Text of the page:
Event Types Identified

Modules are comprised of 1 or more Events, of which the following are currently identified:


  • If no events are identified in a module, the module is discarded. We

    have tested the voila Categorizer on highly complex human samples, and so far, we are able to identify events for all modules. So, we *think* we’re capturing all possible events a module could have. However, if you think you find a case where a module was discarded, but it shouldn’t have been. Please let us know! There is always a bigger fish, and there are always exceptions in Biology :)

  • Another reason modules are discarded is if you don’t turn on


  • Constitutive Junctions are not reported by default, you must turn on

    –keep-constitutive (and we will automatically also turn on –show-all-modules).

Cassette Exons


Note: C1_C2 and C2_C1 refer to the same junction, but the quantifications reported in the output file are from two different LSVs’ points of view (Reference Exon 4 (C1) or 6 (C2), respectively). Normally, these quantifications are identical, but read coverage for C1_A or C2_A may differ, and different read coverages alter the beta-posterior used for quantifications.

The “cassette.tsv” output file contains information about each cassette splicing event. This information includes coordinates for the exons and junctions as well as quantifications for each junction, from the point of view of usually two LSVs (sometimes there is not enough read coverage in one of the LSVs). Each cassette is represented by four rows. Each of the four rows in the file corresponds to a single junction quantification from the point of an LSV (or from the point of view of the reference exon of where there could have been an LSV, but MAJIQ didn’t see enough coverage for the LSV to be quantifiable). So, the skipping junction is represented by two rows: one row from the point of view of C1 (C1_C2) and the second row from the point of view of C2 (C2_C1). Here are the column names in the file:

  • Exon Spliced With: <C1, A, or C2>

  • Exon Spliced With Coordinate: <coordinate range>

  • Junction Name: <C1_A, C1_C2, C2_A, or C2_C1>

  • Junction Coordinate: <coordinate range>

Tandem Cassette


  • Same definition as a cassette exon, but there are 2+ alternative

    exons joined by junctions in the middle

  • The output file is the same as for cassette exon, but also includes a

    column specifying how many middle exons are in the tandem cassette

Alternative Splice Sites - 5’, 3’, or both - (Alt 5/3)


Putative Alternative Splice Sites (P_Alt 5/3)


TODO: compare to actual A3/A5 and decide if this should be renamed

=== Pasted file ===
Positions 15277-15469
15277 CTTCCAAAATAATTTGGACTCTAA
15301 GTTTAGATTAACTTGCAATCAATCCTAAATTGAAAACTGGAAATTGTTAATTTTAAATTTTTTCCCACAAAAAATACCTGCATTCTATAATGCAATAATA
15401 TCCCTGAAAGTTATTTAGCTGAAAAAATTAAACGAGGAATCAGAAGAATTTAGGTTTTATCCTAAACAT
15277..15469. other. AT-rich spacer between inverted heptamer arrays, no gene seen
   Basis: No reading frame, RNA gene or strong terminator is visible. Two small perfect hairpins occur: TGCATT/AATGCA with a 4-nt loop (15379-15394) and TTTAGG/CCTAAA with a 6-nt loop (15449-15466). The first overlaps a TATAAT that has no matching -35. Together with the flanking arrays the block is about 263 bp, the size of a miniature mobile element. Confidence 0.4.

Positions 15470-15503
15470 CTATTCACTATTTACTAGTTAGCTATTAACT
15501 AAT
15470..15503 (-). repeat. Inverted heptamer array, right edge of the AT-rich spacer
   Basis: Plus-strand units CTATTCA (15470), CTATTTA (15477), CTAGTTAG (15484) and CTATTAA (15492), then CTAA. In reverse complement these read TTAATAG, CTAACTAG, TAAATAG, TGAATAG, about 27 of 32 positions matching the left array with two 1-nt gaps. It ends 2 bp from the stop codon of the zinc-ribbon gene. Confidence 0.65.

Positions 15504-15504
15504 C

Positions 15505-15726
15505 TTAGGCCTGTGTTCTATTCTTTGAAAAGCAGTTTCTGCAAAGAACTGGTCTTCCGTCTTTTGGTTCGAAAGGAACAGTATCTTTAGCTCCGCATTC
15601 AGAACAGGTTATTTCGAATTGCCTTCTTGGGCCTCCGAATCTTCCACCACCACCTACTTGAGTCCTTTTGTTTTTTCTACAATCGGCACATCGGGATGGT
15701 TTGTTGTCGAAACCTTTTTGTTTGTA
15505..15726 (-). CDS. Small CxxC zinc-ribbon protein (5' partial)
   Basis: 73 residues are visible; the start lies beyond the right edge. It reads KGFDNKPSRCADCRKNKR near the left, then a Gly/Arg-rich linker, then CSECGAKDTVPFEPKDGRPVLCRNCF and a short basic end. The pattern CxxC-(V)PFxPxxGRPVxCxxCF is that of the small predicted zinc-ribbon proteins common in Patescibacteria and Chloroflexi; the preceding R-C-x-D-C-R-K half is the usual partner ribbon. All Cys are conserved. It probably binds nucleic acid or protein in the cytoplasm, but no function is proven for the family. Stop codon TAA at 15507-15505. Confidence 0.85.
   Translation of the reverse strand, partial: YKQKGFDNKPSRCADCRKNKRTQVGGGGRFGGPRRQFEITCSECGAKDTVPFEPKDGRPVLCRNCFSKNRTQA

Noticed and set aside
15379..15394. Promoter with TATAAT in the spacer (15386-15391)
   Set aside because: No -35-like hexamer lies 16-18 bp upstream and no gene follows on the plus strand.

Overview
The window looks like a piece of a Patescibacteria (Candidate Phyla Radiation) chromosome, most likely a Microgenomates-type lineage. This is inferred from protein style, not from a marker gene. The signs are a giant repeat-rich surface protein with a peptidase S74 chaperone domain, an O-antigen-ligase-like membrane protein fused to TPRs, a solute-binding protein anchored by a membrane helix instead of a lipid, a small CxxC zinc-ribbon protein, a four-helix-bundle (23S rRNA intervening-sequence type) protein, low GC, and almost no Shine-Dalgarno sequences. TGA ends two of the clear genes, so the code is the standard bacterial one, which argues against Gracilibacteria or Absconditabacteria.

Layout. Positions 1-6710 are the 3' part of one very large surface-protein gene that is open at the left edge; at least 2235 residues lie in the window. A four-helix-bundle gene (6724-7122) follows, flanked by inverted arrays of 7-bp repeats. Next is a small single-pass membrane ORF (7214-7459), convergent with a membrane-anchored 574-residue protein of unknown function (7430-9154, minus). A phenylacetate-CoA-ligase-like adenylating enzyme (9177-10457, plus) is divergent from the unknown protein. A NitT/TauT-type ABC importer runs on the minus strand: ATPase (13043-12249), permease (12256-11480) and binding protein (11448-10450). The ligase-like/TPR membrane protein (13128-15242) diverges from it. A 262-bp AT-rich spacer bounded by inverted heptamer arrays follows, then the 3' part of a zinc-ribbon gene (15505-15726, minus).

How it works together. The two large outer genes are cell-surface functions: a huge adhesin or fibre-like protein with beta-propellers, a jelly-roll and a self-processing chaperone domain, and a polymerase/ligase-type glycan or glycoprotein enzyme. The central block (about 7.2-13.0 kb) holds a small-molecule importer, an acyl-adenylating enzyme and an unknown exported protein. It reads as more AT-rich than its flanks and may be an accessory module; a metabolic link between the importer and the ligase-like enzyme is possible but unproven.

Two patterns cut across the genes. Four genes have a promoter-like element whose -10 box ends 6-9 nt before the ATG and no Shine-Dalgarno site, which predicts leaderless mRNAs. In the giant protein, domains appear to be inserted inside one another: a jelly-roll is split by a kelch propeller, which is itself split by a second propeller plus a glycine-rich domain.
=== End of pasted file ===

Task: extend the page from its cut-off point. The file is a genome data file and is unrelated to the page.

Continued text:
Mutually Exclusive Exons (MXE)


Alternative First/Last Exons (AFE/ALE)


Putative Alternative First/Last Exons (P_AFE/ALE)


Alternative Intron


Orphan Junction


Orphan junctions are where splice junction reads are observed between two loci, but there is no evidence of complete exons. This is due to a lack of corresponding splice junction reads supporting a 3’ splice site upstream of the 5’ side of the orphan junction, and a lack of splice junction reads supporting a 5’ splice site downstream of the 3’ side of the orphan junction.



Constitutive Junction or Persistent Intron


Persistent introns are an artefact from annotations not supported by your data; persistent introns occur when an input GFF defines a junction between two distinct exons, but these splice sites have zero read evidence in your data. Thus, the “intron” persists … (the name comes from a wonderfully contentious in-lab debate and vote).

Constitutive Junctions and Persistent Introns are defined as follows:

  • Two exons connected by 1 junction/intron

  • From the upstream exon, only 1 junction/intron splices out

  • From the downstream exon, only 1 junction/intron splices in

  • If the 1 junction/intron has fewer than a threshold number of reads,

    then it is not “constitutive/persistent”

Multi Exon Spanning



LSVs that are identified and quantified by MAJIQ sometimes do not make it into the event tsvs. Usually, this is due to a transcript annotation that is inconsistent with your data. For example, in the following cassette exon, the alternative exon is a target LSV because of an annotated splice junction that is never used in your data:


The other.tsv file contains a list of LSVs that are not captured by the standard event tsvs.

Although unlikely, sometimes junction(s) within a Module do not fit *any* of our event definitions. These junctions (and their associated exons) will be listed in two columns in other.tsv, “other_junctions” and “other_exons.” In the above example, these two columns would be empty since dotted junction is decomplexified

Putative Multi-Gene Regions